Looking for the disc mechanism for a McIntosh MCD7000.

A

AlienMartian

Audiophyte
Not the laser. Not the gears. I'm looking for the actual motor and transport mechanism OR a non-working mcd7000 to canabalize.
 
TLS Guy

TLS Guy

Audioholic Slumlord
Not the laser. Not the gears. I'm looking for the actual motor and transport mechanism OR a non-working mcd7000 to canabalize.
That is a first generation player. I note it has transport screws and is 14 and not 16 bit. I suspect you are looking for an early first generation Philips CD transport. As far as I know MAC have never made their own disc transports. Probably wise as exotic transports are almost always poorer performers than the ones at the bottom of the market. I had cause to open my friends MAC CD/DVD years ago, when he owned it, and found that the transport was a bottom of the market Sanyo!
 
lovinthehd

lovinthehd

Audioholic Jedi
IIRC Sony made most of the ones for a variety of brands....but why refurbish such an old optical disc player?
 
TLS Guy

TLS Guy

Audioholic Slumlord
IIRC Sony made most of the ones for a variety of brands....but why refurbish such an old optical disc player?
The Sony did not have transport screws, and was 16 bit. I would bet he is looking for a Philips transport, when was very common back then.

People restore vintage electronic gear for the same reason people restore vintage cars, tactors, boats and just about everything else.
My brother Paul is just finishing up a vintage speed boat racer from 1963. It was a great favorite at Oulton Broad back in the day, and he is hoping to give it a run round the Oulton Broad circuit this summer. It is powered by a Jaguar E-Type engine, which he had just rebuilt. This will go along with his vintage car collection.
 
lovinthehd

lovinthehd

Audioholic Jedi
The Sony did not have transport screws, and was 16 bit. I would bet he is looking for a Philips transport, when was very common back then.

People restore vintage electronic gear for the same reason people restore vintage cars, tactors, boats and just about everything else.
My brother Paul is just finishing up a vintage speed boat racer from 1963. It was a great favorite at Oulton Broad back in the day, and he is hoping to give it a run round the Oulton Broad circuit this summer. It is powered by a Jaguar E-Type engine, which he had just rebuilt. This will go along with his vintage car collection.
I was more curious why the OP was doing this. Sony didn't also do the 14bit thing? What is a transport screw?
 
TLS Guy

TLS Guy

Audioholic Slumlord
I was more curious why the OP was doing this. Sony didn't also do the 14bit thing? What is a transport screw?
You may remember a few years ago, I restored my first CD player, a Revox, to as new condition.





That had the Philips CD transport. Yes, they were 14 bit, but a lot of gear was then. I think Sony was 16 though.

The transport screws, were two bolts that secured the disc tray for transport, to prevent damage.

Actually the execution was the important thing. That unit sounded very good indeed. There was no HF limit up to the limit of hearing.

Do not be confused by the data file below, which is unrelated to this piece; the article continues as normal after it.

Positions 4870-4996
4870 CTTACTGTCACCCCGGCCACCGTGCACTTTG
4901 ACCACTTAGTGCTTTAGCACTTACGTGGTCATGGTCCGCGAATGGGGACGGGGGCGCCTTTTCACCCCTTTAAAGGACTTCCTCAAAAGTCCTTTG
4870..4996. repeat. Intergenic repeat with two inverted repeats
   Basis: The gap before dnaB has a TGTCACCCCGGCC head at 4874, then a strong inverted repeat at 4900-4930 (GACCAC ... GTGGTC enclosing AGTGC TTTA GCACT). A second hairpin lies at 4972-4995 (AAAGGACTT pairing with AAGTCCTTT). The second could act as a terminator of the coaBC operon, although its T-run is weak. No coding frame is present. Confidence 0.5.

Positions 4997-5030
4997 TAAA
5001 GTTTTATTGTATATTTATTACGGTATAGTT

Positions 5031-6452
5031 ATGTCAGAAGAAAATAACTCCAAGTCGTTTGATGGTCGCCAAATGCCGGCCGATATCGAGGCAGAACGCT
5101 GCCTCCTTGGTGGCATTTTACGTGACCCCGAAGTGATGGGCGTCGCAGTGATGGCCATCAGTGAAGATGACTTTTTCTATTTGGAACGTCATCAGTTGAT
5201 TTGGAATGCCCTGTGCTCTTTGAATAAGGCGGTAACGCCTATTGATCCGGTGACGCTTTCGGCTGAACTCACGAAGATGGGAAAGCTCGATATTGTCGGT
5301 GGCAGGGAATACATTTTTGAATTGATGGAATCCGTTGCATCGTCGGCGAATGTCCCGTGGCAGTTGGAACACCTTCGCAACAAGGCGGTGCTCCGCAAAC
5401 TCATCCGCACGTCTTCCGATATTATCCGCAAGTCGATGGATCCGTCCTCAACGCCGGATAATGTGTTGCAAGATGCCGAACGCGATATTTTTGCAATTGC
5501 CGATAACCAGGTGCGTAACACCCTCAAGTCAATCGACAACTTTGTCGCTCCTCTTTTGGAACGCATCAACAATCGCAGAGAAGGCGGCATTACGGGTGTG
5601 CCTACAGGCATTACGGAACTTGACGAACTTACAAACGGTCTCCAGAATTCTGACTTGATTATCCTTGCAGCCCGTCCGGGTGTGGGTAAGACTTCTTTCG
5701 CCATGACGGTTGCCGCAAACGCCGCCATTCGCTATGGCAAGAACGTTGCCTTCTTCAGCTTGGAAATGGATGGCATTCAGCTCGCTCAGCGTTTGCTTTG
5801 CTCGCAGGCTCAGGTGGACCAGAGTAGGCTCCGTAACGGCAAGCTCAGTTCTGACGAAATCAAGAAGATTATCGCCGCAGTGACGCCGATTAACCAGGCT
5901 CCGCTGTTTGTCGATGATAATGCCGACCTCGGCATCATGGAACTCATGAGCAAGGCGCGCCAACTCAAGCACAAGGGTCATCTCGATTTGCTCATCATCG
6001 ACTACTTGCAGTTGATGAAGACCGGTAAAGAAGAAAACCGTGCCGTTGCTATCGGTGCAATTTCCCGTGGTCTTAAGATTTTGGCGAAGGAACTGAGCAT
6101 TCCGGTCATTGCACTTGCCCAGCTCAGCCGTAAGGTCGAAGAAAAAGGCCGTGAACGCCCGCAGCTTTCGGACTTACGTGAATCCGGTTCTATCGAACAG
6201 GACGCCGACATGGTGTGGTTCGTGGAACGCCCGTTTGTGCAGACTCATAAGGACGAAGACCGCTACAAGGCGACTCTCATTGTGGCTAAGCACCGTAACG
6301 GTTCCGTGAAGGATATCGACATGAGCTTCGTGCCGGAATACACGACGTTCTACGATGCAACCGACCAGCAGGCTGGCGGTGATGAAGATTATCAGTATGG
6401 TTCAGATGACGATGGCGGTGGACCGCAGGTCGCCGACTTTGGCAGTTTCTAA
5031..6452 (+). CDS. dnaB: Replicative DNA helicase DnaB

Here is that unit playing a 20 KHz sine wave. As you can see it is perfect.



A guy joined this site and persuaded me to sell it to him. I got a good price, and I don't think I would have used it again.
 
lovinthehd

lovinthehd

Audioholic Jedi
I thought you meant something else by transport screw, yes have heard of such a feature. Pretty sure early Sony and Philips both used 14bit in the beginning....but that was a long time ago....old cd players just tend to be less useful than a modern universal disc player....
 
TLS Guy

TLS Guy

Audioholic Slumlord
I thought you meant something else by transport screw, yes have heard of such a feature. Pretty sure early Sony and Philips both used 14bit in the beginning....but that was a long time ago....old cd players just tend to be less useful than a modern universal disc player....
Precisely, which is why I took my money and ran! I really only keep what is useful including archiving and what adds to the museum aspect of this rig, like the dbx disc decoders, and the tape decoders. The vintage turntables are still state of the art. I just did not have the heart to bin the Revox CD player since it was so beautifully made. The owner I sold it to was ecstatic over his purchase. So that was the correct thing to do. If I kept it, that would have sat in its box and probably been thrown in the skip when I'm dead.
 
slipperybidness

slipperybidness

Audioholic Warlord
Precisely, which is why I took my money and ran! I really only keep what is useful including archiving and what adds to the museum aspect of this rig, like the dbx disc decoders, and the tape decoders. The vintage turntables are still state of the art. I just did not have the heart to bin the Revox CD player since it was so beautifully made. The owner I sold it to was ecstatic over his purchase. So that was the correct thing to do. If I kept it, that would have sat in its box and probably been thrown in the skip when I'm dead.
Yup, it is always nice when a piece of kit finds its proper home, where it will be used and appreciated!

Sitting in a box, or on a shelf does nobody any good. Use it and appreciate it, or pass it to the person that will.
 

newsletter
  • RBHsound.com
  • BlueJeansCable.com
  • SVS Sound Subwoofers
  • Experience the Martin Logan Montis
Top